Another threat to wheat production in the face of global warming is its susceptibility to temperature. Current research estimates that for every one degree Celsius rise in temperature, global wheat production may fall by 6%. At present, it is unknown whether the collection of wild wheat-relatives from Ladakh will be able to provide any varieties that are tolerant of heat. However, Singh noted that “groups across the country are evaluating these plants” for their special abilities like heat-resilience and “resistance to several diseases, especially rusts”.
The long road ahead
Conceptually, the idea of transferring desired characteristics from wild plants to cultivated varieties is an ingenious one. But the process of making this transfer is long-drawn and fraught with hurdles. It can take anything from 10 to 15 years to create viable varieties. The biggest challenge lies in “making crosses and producing fertile offspring”, says Benjamin Kilian, Plant Genetic Resources Scientist at The Crop Trust, an organisation working to preserve wild varieties of food crops across the world.
Crosses between these wild plants and cultivated varieties are hard to do because of “species boundaries that exist in nature”, he explained. The wild species in the present collection, though related to wheat, are still “evolutionarily very distant”. In fact, “new biotechnological tools will be required” to transfer the desired traits from these wild relatives to cultivated wheat.
All is not gloomy, though. Researchers are devising ways to increase the probability of finding the right kind of wild relative – one which is easier to cross and has all the desired traits. They have even seen some success.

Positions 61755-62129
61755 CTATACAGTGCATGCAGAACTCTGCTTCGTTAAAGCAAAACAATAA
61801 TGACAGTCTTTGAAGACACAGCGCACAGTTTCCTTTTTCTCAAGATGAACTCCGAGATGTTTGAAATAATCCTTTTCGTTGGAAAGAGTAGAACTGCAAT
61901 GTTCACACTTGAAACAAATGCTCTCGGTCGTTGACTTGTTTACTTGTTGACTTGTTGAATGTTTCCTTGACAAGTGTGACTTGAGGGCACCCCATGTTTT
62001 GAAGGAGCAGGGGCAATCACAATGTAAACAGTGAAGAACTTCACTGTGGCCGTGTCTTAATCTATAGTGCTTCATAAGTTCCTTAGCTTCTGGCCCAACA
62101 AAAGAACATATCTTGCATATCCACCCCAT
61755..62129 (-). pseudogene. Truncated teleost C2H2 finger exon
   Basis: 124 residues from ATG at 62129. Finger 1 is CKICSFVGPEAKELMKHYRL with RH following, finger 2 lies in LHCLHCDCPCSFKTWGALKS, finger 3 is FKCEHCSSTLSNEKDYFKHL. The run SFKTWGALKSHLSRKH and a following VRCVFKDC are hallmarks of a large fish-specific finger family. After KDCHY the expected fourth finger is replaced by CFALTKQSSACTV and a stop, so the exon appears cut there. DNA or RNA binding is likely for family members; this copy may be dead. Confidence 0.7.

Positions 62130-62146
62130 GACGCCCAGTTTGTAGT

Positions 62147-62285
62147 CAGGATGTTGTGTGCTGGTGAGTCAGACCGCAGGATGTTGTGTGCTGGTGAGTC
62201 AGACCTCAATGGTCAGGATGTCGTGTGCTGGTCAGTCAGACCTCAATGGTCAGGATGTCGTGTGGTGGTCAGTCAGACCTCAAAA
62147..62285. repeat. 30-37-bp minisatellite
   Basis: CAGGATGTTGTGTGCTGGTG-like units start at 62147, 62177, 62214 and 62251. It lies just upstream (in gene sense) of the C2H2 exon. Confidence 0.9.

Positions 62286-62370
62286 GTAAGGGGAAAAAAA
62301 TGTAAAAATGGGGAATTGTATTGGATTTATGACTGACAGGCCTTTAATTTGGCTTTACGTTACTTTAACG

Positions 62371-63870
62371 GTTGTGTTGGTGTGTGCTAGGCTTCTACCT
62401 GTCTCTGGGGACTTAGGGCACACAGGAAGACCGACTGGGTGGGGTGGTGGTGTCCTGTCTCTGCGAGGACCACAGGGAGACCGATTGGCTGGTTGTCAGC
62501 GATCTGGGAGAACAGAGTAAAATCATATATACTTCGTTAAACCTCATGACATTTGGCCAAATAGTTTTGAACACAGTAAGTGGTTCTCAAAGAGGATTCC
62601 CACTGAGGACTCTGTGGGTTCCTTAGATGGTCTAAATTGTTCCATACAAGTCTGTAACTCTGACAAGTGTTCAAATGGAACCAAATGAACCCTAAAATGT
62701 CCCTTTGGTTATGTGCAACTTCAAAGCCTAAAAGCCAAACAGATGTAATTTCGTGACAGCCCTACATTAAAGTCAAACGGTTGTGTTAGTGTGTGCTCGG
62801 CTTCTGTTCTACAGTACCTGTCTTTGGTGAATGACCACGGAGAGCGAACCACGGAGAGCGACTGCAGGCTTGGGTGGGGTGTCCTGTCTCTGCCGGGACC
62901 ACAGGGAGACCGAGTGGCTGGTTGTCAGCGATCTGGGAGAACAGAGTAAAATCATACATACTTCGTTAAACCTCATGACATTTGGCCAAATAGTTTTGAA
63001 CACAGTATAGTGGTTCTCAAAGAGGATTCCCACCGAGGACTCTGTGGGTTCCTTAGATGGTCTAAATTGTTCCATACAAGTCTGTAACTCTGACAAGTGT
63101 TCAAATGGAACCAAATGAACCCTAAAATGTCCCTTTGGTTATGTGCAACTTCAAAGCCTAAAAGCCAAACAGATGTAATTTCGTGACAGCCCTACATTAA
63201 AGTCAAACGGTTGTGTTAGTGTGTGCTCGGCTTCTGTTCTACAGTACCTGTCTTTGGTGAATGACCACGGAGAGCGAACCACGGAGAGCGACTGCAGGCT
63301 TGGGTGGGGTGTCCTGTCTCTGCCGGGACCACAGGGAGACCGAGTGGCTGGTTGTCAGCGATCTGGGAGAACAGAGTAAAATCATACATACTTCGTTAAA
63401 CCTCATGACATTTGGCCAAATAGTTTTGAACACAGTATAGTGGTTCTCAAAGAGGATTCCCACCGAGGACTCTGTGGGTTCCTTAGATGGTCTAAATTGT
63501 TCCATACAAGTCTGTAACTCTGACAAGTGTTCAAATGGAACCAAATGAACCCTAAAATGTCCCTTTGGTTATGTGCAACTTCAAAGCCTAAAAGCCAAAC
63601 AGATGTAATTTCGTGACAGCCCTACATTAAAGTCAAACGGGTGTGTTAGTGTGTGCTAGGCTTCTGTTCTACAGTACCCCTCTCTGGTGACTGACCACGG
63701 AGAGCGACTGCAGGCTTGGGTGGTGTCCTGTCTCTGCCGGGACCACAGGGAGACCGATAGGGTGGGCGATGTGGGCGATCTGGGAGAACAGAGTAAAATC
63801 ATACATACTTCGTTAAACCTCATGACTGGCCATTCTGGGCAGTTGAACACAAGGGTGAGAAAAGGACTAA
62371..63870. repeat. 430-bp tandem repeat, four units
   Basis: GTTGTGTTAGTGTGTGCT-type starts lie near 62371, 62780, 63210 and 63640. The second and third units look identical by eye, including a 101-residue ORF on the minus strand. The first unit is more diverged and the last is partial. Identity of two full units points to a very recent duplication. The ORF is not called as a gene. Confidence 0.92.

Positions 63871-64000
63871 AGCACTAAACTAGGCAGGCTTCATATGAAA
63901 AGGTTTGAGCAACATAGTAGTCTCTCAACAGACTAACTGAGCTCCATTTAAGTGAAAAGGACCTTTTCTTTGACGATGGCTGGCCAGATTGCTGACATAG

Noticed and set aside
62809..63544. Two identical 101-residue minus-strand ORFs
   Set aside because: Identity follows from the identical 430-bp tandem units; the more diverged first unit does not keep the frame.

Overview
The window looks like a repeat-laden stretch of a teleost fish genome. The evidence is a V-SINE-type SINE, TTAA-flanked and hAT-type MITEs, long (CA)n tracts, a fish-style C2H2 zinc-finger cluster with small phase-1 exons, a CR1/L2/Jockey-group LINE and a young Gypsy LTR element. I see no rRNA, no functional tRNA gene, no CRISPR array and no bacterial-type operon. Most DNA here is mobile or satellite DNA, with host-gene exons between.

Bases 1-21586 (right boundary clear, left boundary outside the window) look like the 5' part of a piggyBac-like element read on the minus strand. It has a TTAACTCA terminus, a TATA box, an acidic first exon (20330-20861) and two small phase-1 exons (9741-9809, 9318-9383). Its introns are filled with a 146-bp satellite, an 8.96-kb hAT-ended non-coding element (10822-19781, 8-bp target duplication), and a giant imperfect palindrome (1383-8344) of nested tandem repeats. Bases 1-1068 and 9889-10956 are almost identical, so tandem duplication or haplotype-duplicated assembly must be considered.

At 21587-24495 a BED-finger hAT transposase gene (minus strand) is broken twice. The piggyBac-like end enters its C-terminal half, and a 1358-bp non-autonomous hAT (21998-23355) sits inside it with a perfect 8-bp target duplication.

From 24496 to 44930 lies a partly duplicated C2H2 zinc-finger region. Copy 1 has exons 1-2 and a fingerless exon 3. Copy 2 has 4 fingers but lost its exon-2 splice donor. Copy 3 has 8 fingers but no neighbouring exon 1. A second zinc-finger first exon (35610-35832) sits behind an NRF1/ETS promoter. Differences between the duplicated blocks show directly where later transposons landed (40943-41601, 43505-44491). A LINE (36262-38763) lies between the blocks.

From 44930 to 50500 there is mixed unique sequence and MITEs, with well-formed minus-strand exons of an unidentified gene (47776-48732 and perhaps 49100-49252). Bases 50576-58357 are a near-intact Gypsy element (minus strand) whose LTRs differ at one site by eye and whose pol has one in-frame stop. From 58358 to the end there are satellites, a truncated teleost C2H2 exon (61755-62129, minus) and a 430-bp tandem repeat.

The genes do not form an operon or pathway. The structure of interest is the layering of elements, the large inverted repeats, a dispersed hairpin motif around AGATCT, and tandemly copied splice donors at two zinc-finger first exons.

Scientists from the International Crops Research Institute for the Semi Arid Tropics in collaboration with The Crop Trust, have been able to successfully extract disease-resistant traits from wild pigeon peas into a new variety. This new variety will now serve as a donor of disease-resistance for cultivated pigeon pea varieties in India. Creating such donor varieties is an important intermediate step in transferring desired traits from wild to cultivated plants. Therefore, scientists are excited about the future of pigeon pea in India.
As for wheat, the road to creation of a viable variety with traits from its wild cousins is a long one. But scientists are hopeful.
“It may take around 10 years to achieve it. Nevertheless, efforts are on”, said Singh.
This article first appeared on Mongabay.